Here are some reviews:

A perfect embodiment of mid-20th-century anxiety, Master of Miniatures touches on hubris and nuclear testing, lunatic perfectionism and fire-tornadoes and the schisms wrought by grief and silence. In Jim Shepard’s deft and darkly brilliant tale about the master behind a legendary film, the complexities of creating a monster and shooting special effects resonate exactly with one man’s inner life. No one writes like Shepard, quietly layering loss over loss–and no one orchestrates catastrophe better.–Andrea Barrett

As in Nosferatu, with its smartly imagined life of the German film director F. W. Murnau, here Shepard considers the Japanese special effects director Eiji Tsuburaya and his cinematic inventions for the science-fiction movie we know as Godzilla. And like many of Shepard’s stories, Master of Miniatures limns the intense and alienated world of a focused expert obsessed with his field of endeavor, at a cost to his marriage and children. For Japanese survivors of Hiroshima and Nagasaki in the fifties, America itself seemed king of the monsters, to be looked at with fear and awe. This is a poignant and important story that seems to me a summation and condensation of many themes that have preoccupied Shepard before. Like a diamond held aloft, each turn of this tale in his deft hand flashes still more light.–Ron Hansen

Ready to pre-order?  Just click on a link of your choice to be directed to the appropriate page:

Amazon

Barnes and Noble

SPD

We’ll be featuring more reviews this coming week!

Jim Shepard Interview in the New Yorker

Here’s a brief and lovely interview with Jim Shepard about his new story, Boy’s Town, which appears this week in the New Yorker.  Here’s a sampling:

“Boys Town” is about a man who believes that nothing he’s done in his life has ever been good enough. When did you first start thinking about your protagonist?

I’ve written about those sorts of protagonists all of my life. It seems to me that that kind of radical disenchantment with one’s self—wedded, at the same time, to an enormous capacity for self-deception, as well—has been an ongoing subject of mine. I’ve always been interested, both in other writers’ work and my own, in protagonists who leave the reader to sort through what they’ve figured out, what they’ve been unable to figure out, and what they refuse to try to figure out about themselves.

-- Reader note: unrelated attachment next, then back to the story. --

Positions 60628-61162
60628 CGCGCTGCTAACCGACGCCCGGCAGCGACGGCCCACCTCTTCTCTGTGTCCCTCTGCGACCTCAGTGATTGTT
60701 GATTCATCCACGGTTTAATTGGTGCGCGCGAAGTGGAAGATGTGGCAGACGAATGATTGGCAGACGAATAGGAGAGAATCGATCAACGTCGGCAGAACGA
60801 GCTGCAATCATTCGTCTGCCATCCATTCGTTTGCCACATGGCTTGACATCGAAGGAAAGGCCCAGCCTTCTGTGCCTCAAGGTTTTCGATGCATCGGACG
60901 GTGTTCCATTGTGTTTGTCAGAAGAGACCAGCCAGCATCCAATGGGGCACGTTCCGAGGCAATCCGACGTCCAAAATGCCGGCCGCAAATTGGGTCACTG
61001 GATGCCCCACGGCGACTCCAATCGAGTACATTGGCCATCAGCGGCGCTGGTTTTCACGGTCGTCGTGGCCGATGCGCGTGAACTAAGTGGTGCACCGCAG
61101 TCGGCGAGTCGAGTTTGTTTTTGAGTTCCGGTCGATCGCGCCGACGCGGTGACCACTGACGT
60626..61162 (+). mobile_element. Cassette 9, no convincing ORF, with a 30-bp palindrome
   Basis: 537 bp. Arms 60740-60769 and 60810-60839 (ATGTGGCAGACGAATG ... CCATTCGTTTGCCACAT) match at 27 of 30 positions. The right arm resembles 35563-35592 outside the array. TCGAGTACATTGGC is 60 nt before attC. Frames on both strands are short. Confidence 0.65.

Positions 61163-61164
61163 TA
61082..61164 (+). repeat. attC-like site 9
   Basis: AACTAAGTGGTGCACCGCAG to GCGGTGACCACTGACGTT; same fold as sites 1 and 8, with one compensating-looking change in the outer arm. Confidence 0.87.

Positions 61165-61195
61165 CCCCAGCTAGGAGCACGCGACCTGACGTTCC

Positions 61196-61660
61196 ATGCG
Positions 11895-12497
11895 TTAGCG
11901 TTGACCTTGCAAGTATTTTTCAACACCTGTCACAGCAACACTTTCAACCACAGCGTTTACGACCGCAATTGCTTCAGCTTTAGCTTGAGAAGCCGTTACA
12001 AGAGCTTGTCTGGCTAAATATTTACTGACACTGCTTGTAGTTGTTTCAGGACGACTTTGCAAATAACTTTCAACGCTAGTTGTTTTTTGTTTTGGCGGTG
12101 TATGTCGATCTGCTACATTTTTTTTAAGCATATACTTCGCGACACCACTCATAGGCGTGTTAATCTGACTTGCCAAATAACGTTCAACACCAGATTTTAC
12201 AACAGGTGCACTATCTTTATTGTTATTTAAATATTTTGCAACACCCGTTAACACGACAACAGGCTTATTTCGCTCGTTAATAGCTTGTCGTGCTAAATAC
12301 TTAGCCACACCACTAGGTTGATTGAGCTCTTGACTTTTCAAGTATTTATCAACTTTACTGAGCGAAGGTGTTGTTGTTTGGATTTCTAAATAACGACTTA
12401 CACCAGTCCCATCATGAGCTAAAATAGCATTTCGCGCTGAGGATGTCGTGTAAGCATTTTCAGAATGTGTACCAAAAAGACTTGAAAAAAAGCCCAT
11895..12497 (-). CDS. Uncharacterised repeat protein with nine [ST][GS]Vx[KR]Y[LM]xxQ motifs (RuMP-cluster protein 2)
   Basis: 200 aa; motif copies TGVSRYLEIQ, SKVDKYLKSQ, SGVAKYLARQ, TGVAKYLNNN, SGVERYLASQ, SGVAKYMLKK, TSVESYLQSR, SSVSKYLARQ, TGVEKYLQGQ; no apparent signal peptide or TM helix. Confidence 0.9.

How often is your fiction inspired by real events? When you come across a news story or an account of a historical incident, do you immediately know that it might form the germ of a story?

Lately, my fiction has often been inspired by real events, either from history or science or the news. Initially I read just to please myself: the happy odd person left alone with his peculiar subjects. But every so often a particular human dilemma within a situation sticks with me, and that emotional resonance that I feel in such cases suggests to me that I might want to try to inhabit the situation a little more fully, in terms of my own empathetic imagination.

Read the rest here.  And be sure to pick up a copy of The New Yorker this week and read Jim’s story.

“The Best American Short Stories 2010” features Jim’s Story

More good news this week.  Jim Shepard’s story “The Netherlands Lives With Water” was selected by editor Richard Russo as one of the best short stories of 2010.  Jim’s story was first published in McSweeney’s.  Read more about The Best American Short Stories 2010 by clicking here.  Take a look at some reader reviews and buy the book at Amazon.

Jim Shepard is Vice Magazine’s Guest Editor

Looking for a new magazine to read?  Check out Vice Magazine, which features Jim as a guest editor in its latest issue.  The theme of the issue?  Catastrophes.  Here’s a little bit by Jim from his “Letter from the Guest Editor:”

WELCOME TO THE CATASTROPHES ISSUE

You can make a pretty good argument that if you’re an apocalyptic you’re both fucked up and plugged into the zeitgeist. I was an apocalyptic kind of guy before I even understood what the word meant—some of my earliest obsessive interests involved books like All About Volcanoes and All About Earthquakes and movies like A Night to Remember—but that was in the early 60s, and as we all know from our radically abridged cultural histories, the shit didn’t hit the fan, in American terms, until the late 60s. So when I’m feeling good about myself, I can pretend I saw it all coming—I still take secret pride in the precocity of my childhood conviction, in the face of everything I read, that a catastrophic event of some sort had ended the Cretaceous—but when I’m being more honest, I have to ask myself some version of the question my long-suffering wife once asked me: What kind of person takes a history of the guillotine to the beach?